A haddock by any other name would smell as … fishy.  But why is a halibut a halibut and a shrimp a shrimp?  The origins of many of these names are as poetic as they are descriptive.

Halibut – means “holy flat fish,” (hali = holy, and butte = flat fish in old Germanic languages) probably from the practice of eating fish on holy days or for fasts that required the abstention from red meat or poultry, a practice whose ghost is still evident in the menus of diners: clam chowder on Fridays.

Salmon – while some theories trace this name to Celtic, others draw a line back to Latin and the word salmonem, possibly from salire, meaning “to leap.”  This etymology muses on the strength of salmon swimming up rivers and jumping in the ocean: leaping.

Scallop – while English borrowed this word from the French escalope, meaning “shell,” the name goes back much further to an old Norse word: skalpr, meaning “sheath.”

Lobster – not the most appetizing of origins, this word comes from a corruption of the Latin locusta, meaning “locust” – and the Old English word loppe, which meant “spider.”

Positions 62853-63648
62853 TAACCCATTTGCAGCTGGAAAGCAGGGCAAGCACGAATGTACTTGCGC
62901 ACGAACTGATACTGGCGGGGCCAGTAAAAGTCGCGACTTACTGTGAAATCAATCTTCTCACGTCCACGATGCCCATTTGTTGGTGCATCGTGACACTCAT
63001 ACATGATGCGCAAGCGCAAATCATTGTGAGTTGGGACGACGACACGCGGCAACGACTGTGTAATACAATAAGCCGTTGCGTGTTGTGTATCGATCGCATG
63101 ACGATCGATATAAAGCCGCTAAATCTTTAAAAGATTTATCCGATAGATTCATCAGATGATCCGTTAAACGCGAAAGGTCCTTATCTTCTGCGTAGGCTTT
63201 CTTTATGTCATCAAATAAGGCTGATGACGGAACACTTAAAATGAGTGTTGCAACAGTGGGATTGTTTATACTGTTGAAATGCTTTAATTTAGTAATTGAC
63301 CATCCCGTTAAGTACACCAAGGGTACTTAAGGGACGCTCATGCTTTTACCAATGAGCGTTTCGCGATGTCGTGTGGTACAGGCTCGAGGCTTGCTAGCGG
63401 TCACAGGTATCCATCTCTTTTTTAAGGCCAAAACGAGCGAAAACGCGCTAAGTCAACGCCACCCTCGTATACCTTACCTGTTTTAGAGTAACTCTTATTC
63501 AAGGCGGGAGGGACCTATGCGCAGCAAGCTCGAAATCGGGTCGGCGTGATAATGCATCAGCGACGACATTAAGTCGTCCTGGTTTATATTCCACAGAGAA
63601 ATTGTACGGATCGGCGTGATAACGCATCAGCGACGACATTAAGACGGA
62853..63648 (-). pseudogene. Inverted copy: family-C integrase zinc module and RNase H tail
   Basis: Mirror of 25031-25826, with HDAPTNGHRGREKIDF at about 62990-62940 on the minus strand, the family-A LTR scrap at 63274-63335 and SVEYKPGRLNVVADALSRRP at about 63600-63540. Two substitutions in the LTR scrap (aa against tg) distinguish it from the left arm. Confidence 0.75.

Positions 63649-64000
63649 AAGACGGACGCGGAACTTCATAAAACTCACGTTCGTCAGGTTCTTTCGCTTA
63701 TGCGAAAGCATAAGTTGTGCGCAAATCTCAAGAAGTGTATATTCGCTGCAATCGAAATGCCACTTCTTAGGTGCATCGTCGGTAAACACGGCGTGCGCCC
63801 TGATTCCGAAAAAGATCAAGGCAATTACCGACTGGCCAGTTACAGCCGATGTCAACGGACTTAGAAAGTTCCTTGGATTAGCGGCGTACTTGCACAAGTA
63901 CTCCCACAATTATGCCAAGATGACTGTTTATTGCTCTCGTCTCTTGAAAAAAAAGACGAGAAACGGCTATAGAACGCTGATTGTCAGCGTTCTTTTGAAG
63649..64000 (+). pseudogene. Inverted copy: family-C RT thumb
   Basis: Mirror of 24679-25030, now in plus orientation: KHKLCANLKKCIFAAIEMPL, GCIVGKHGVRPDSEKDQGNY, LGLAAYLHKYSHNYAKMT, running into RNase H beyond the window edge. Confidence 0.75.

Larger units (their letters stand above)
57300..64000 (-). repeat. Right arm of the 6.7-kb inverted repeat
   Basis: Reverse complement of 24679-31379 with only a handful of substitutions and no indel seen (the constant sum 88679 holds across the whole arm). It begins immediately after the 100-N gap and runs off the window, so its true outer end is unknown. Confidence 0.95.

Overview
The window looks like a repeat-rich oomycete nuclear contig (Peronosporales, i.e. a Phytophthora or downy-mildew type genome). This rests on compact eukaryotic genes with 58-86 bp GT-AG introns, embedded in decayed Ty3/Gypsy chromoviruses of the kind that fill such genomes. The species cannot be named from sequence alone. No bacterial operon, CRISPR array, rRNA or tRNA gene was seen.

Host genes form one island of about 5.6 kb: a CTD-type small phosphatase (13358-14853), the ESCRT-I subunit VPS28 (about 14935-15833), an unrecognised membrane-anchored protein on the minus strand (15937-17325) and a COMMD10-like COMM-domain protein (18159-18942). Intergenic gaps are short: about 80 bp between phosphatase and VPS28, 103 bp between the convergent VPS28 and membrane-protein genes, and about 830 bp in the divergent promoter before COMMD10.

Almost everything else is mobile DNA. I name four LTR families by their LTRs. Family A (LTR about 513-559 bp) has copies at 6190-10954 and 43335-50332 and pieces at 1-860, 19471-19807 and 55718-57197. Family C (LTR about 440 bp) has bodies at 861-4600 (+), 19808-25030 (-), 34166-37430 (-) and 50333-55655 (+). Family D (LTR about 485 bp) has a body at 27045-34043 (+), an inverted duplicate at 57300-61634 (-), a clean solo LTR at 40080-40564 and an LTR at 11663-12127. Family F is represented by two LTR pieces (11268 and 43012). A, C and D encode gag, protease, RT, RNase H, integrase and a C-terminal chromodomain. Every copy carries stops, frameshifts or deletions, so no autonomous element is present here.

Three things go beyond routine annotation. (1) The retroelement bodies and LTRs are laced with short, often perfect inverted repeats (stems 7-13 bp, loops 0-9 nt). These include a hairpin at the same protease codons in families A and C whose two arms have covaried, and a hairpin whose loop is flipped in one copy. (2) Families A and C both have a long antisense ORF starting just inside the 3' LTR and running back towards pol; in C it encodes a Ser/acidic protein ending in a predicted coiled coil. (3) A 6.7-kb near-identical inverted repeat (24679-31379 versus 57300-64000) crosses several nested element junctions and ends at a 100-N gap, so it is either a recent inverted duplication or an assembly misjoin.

Shrimp – comes from an old Norse word meaning “a skinny person” – skreppa.

Tuna – one of Americans’ favorite fish, tuna, were called “tunny” up until the late 1800s, when Californians shifted the name.  Originally, it came from a Greek word that meant “darter,” or “to dart along.”

Albacore have an even better story, with a name coming from Arabic via Portuguese: al bakara, “big tuna,” means literally “camels or young heifers,” referring to the large size of the fish.

Oysters share a history with bones, not surprisingly – both take their names from the Greek ostrakon, meaning “hard shell,” or “bone.”

Crab – as anyone who has handled a live one can understand, these creatures take their name from an Old English and Germanic verb krabben, or “to scratch or claw.”

Special thanks to this site for research.


The Origins of Seafood Names
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